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MLB.com Columnist

Phil Rogers

A comeback by Ozzie could be a winner

Guillen a proven winning manager and should follow path similar to one Leyland took

A comeback by Ozzie could be a winner play video for A comeback by Ozzie could be a winner

A funny thing happened at the Caribbean World Series on Wednesday. Ozzie Martinez, the Mayaguez shortstop, hit a home run to help Puerto Rico avoid elimination, and Ozzie Guillen, as part of the ESPNDeportes broadcast team, helped describe it.

What's odd about that?

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Well, the two Ozzies were traded for each other a little more than two years ago.

Martinez, who was sold to the Dodgers midway through the 2012 season, and reliever Jhan Marinez were the price that the White Sox extracted from the Marlins to allow Guillen to leave his contract as the White Sox manager one year early.

What a sad chapter for everyone involved, as it turned out.

Guillen, who had managed the White Sox to a World Series championship in 2005, ending a drought that had begun in 1918, forced his exit from the organization that had his back as a player and a manager because Miami owner Jeffrey Loria had a new stadium and the new revenue streams to go with it.

When Guillen signed on to manage the Sox in 2004, he didn't even know how much he was going to be paid. He took the job first and then let chairman Jerry Reinsdorf and general manager Ken Williams decide how much to pay him. That's how happy he was to get a chance to manage.

But things changed after Guillen's team won the World Series. His personality, which had been on display since his Rookie of the Year season for Tony La Russa in 1985, grew.

Around baseball, with payrolls climbing, this came at the height of the so-called "Moneyball" era, as some managers began to be valued less and general managers more. Guillen clashed with Williams over a variety of issues -- most of them silly -- and at times sucked the air out of a room. He suddenly cared a lot about his contract, pushing Reinsdorf for contract extensions. The Marlins saw him as available after the 2011 season, even though he was signed to manage the White Sox through '12, and Williams worked out a deal -- for Martinez and Marinez -- to allow them to talk to Guillen, who said yes to a four-year, $10 million offer from Loria.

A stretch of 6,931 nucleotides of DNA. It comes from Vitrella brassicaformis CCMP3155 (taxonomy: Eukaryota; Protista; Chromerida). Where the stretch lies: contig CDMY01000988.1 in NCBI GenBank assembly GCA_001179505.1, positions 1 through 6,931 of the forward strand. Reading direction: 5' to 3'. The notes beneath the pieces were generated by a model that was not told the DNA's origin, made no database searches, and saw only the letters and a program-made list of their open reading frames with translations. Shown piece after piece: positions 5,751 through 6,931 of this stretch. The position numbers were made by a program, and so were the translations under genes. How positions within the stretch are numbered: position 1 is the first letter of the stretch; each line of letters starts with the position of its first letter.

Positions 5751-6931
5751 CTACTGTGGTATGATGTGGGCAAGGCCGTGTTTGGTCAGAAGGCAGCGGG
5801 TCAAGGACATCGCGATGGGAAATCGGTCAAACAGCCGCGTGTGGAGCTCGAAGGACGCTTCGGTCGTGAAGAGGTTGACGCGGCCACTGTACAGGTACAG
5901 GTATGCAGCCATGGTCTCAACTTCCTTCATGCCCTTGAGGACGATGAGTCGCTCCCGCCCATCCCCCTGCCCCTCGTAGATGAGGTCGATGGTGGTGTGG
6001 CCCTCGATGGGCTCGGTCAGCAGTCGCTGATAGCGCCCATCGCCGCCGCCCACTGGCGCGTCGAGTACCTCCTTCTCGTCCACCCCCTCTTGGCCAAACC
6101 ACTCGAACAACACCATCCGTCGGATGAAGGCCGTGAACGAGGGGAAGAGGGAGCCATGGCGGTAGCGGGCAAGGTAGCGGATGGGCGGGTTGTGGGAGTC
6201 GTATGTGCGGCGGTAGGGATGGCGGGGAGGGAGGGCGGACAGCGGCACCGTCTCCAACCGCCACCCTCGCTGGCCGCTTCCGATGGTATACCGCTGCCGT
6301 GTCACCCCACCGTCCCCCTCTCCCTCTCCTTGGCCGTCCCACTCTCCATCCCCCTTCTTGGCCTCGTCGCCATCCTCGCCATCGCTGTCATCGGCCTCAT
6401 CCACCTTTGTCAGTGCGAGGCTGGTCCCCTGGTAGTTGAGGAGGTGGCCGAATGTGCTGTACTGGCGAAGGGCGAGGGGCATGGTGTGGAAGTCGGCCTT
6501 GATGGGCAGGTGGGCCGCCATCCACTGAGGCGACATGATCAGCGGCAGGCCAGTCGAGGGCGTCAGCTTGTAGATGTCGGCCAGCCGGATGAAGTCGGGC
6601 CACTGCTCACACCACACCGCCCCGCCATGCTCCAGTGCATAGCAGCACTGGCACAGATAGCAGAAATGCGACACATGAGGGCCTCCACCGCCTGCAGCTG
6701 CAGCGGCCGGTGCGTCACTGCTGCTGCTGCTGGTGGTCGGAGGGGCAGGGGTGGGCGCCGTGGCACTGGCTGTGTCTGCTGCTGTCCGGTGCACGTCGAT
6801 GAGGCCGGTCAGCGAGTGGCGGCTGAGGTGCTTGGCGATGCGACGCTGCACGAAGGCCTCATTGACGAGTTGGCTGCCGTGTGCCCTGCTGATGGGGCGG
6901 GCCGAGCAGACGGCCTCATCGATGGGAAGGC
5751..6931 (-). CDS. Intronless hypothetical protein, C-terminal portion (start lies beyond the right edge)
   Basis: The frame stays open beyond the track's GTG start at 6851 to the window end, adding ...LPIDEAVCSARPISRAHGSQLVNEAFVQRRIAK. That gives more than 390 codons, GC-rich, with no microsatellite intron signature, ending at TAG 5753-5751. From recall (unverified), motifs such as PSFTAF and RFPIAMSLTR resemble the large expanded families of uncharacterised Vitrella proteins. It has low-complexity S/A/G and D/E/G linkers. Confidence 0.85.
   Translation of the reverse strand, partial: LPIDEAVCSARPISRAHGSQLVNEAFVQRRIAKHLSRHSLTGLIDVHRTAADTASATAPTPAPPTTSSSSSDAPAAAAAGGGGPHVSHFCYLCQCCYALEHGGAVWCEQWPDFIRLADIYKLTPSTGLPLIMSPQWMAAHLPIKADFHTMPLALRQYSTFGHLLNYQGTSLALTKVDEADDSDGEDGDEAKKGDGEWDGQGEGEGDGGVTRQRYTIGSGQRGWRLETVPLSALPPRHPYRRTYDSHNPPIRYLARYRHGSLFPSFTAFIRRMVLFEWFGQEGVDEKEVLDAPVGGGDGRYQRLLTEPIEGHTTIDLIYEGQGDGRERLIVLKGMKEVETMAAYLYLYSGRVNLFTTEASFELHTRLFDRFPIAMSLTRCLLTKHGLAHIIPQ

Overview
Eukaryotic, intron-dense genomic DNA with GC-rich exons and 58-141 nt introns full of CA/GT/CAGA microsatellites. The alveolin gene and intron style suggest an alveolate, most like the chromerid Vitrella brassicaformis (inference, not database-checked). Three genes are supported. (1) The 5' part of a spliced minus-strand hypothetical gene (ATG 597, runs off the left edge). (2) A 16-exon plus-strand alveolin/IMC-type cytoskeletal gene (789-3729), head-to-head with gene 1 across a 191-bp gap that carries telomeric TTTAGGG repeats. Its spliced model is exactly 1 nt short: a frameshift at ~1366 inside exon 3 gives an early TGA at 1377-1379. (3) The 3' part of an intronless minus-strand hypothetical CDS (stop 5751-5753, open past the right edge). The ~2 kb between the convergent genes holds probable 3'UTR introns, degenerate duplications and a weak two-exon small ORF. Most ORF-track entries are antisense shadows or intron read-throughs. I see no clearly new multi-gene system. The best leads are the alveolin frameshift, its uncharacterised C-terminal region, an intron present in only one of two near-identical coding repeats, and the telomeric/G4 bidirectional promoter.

Guillen continues to draw that salary even though Loria swept him aside in the purge that followed a 69-93 season that began with hope fueled by the additions of Jose Reyes, Mark Buehrle, Heath Bell and Guillen. He has two more years to go on a contract that makes him the sixth-highest-paid manager in baseball.

Believe it or not, Mike Scioscia, Joe Girardi, Bruce Bochy, Terry Francona and Dusty Baker (no longer with Cincinnati but with one more year on his deal) are the only managers known to be earning more than $2.5 million a season. The guy who wears a World Series ring from 2005 makes more than the two guys who took their teams to the most recent World Series, John Farrell of the Red Sox and Mike Matheny of the Cardinals, and Ron Washington, who took the Rangers to back-to-back Series in '10 and '11.

Guillen has actually moved up on the list while in comfortable exile. Big-ticket managers Tony La Russa, Jim Leyland, Charlie Manuel and Davey Johnson have come off the books in the past two years, all replaced at much lower costs.

If nothing else, this speaks to how little managers are valued in the current game. Guillen worked the system to get what he believed he was worth, and now he's a 50-year-old with more energy than responsibility.

Guillen should manage again, the sooner the better. The only way to statistically quantify the success or failure of a manager is through Bill James' Pythagorean standings, which calculate a team's expected record based on a series of factors, the biggest being runs scored and runs allowed. Guillen was plus-19 in his eight seasons with Chicago and plus-1 in his one year with the Marlins.

That plus-20 is proof that he would be worth it to a team that hires him. But between his departure from the White Sox and his turbulent year with Miami, Guillen's reputation took a big hit. He's got to rehabilitate his image and demonstrate that he's hungry to manage again.

If a job opportunity comes along, he's got to jump on it, whether it's to manage or coach. His mistake was to get too caught up in himself, the power he wielded and the money he made. It shouldn't be a life sentence to get off-track.

Look at Leyland. He managed three teams in four years when he was in his early 50s, burning himself out. He was a mess in his one season with the Rockies, resigning even though he had two years remaining on his contract, and now he seems ticketed for Cooperstown.

Leyland stayed involved in the game post-Colorado, working as a scout and advisor, and after a six-year absence from the dugout, he jumped when GM Dave Dombrowski offered him a chance to manage a losing Detroit team.

It was the one of the best moves the Tigers ever made, and the same for him. There's no reason Guillen can't one day make a similar return. He's got too much to offer to spend the rest of his career as an analyst and story-teller.

Phil Rogers is a columnist for MLB.com. This story was not subject to the approval of Major League Baseball or its clubs.

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